When news of the Anthem breach first surfaced, investigators claimed that malicious tools, linked exclusively to Chinese cyber attackers, were used against the health insurer. Now, an Arlington, Va.-based security firm has released its own research that expands on these findings.

On Friday, threat intelligence firm ThreatConnect published the details on its blog. The company found that the Anthem incident, which exposed the personal information of 78.8 million consumers, may be connected to the activities of a Chinese cyberespionage group, dubbed “Axiom.”

Also known as “Deep Panda,” the Axiom group has been noted as a state-sponsored group, previously targeting academic institutions in the U.S. as well as Asian and Western government agencies responsible for law enforcement, auditing and internal affairs, and space and aerospace. The years-long exploits of the sophisticated attackers, including their use of a backdoor trojan called Hikit, prompted industry heavyweights, including Microsoft, Symantec, Cisco and FireEye, to launch a coalition last October to fight the threat. Later that month, the firms collaborated to publish a report detailing the tools and tactics used by the Axiom threat group.

In ThreatConnect’s new research, the firm revealed that a backdoor, called “HttpDump,” may have been involved in a December 2013 attack against Blue Cross Blue Shield. (BCBS allows plan members in certain areas to receive services from Anthem, which explains new reports that up to 18.8 million individuals impacted by the Anthem breach are non-Anthem Blue Cross Blue Shield members.)

The HttpDump malware was believed to be of Chinese origin and was signed with digital signature from the Korean company DTOPTOOLZ Co., ThreatConnect found. In September and November of 2014, researchers observed APT malware of a separate family “Derusbi,” being signed with the same DTOPTOOLZ signature. The Derusbi variants were traditionally used in Chinese APT espionage campaigns, the blog post explained.

Another finding linking the Anthem incident with Chinese cyber spies was a suspicious domain prennera[.]com, which was set up in December 2013 and appeared to be an attempt for attackers to impersonate healthcare provider Premera Blue Cross, ThreatConnect said, possibly as a means of distributing legitimate-looking phishing emails to targets. The prennera[.]com resolved to a static IP address also linked to Chinese APT malware.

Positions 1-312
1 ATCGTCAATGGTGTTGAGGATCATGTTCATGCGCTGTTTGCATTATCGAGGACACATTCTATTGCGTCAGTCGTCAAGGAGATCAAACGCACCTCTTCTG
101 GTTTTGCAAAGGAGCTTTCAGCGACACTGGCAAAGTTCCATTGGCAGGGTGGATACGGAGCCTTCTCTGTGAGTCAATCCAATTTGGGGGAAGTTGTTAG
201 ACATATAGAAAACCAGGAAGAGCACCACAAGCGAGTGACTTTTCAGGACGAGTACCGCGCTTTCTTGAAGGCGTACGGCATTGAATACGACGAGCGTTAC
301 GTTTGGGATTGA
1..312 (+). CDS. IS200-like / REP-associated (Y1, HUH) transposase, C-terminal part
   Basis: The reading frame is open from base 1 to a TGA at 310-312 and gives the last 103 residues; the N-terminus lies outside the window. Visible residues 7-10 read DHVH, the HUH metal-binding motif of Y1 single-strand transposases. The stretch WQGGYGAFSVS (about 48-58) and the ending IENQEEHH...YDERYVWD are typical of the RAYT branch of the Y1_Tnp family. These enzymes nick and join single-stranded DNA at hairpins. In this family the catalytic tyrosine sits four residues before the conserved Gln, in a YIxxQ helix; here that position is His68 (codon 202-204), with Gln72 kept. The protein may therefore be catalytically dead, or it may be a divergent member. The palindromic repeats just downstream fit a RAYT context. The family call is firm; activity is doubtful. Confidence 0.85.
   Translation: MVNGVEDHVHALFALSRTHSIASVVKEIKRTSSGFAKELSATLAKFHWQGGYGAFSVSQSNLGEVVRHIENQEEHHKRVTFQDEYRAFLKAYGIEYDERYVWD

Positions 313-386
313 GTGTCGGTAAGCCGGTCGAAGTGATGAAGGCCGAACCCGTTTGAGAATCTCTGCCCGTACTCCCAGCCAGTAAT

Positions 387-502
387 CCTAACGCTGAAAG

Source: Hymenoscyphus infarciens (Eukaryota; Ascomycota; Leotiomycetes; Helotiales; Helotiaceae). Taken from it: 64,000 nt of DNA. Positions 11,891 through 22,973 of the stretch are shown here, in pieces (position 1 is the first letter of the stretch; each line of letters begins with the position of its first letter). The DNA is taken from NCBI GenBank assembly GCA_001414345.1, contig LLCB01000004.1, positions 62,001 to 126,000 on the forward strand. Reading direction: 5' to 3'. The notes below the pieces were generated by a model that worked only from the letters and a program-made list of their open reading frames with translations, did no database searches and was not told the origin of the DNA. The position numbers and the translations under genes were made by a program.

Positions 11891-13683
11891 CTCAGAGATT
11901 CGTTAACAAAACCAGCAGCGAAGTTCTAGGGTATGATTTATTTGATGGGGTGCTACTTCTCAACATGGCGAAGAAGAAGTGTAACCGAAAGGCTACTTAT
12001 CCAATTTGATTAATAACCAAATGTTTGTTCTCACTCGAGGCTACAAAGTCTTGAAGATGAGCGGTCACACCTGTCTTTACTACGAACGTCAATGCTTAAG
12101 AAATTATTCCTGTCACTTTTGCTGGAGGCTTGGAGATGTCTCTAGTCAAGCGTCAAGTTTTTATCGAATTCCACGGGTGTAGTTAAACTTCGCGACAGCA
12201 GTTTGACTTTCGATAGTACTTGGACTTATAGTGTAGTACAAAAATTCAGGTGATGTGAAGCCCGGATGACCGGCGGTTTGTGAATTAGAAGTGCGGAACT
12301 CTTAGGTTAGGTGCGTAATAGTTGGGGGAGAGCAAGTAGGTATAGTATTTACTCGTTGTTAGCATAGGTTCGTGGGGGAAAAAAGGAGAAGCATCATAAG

In an article published earlier this month, security journalist Brian Krebs spoke to ThreatConnect, which discussed other spurious domains, including myhr.we11point[dot]com and hrsolutions.we11point[dot]com, that were created in April 2014 to mimic the infrastructure of WellPoint. (Anthem acquired WellPoint Health Networks in 2004, and WellPoint eventually changed its corporate name to Anthem Inc. in December 2014.)

Krebs pointed out that one of the bogus domains was linked to the distribution of a backdoor program, that was also signed with certificate issued by DTOPTOOLZ Co. – a marker left on other Chinese APT tools.

Rich Barger, Chief Intelligence Officer at ThreatConnect, told SCMagazine.com in a Friday interview that the firm’s investigations provided “strong indications” that the Axiom threat group is somehow linked to the attack on Anthem.

“There’s calling cards across many of these campaigns,” Barger later said.

“The Derusbi malware is a specific backdoor that we and other researchers have seen only within Chinese APT attacks. It’s fairly unique to those types of attacks and campaigns, but there is a little bit of confusion around whether this is one group or multiple groups.”

Back in October, the coalition of tech and security firms that teamed up to publish a report on Axiom, determined that the malicious activity of the Chinese state-sponsored group appeared to be the work of a “well resourced, disciplined, and sophisticated subgroup of a larger cyberespionage group that has been directing operations unfettered for over six year,” the report said.

Tactics, techniques and procedures (TTPs) used by Axiom were linked to other high-profile attacks, including Operation Deputy Dog which targeted Bit9 and organizations in Japan throughout 2013, and Operation Snowman uncovered in February 2014, which included an attack on a U.S. veterans website.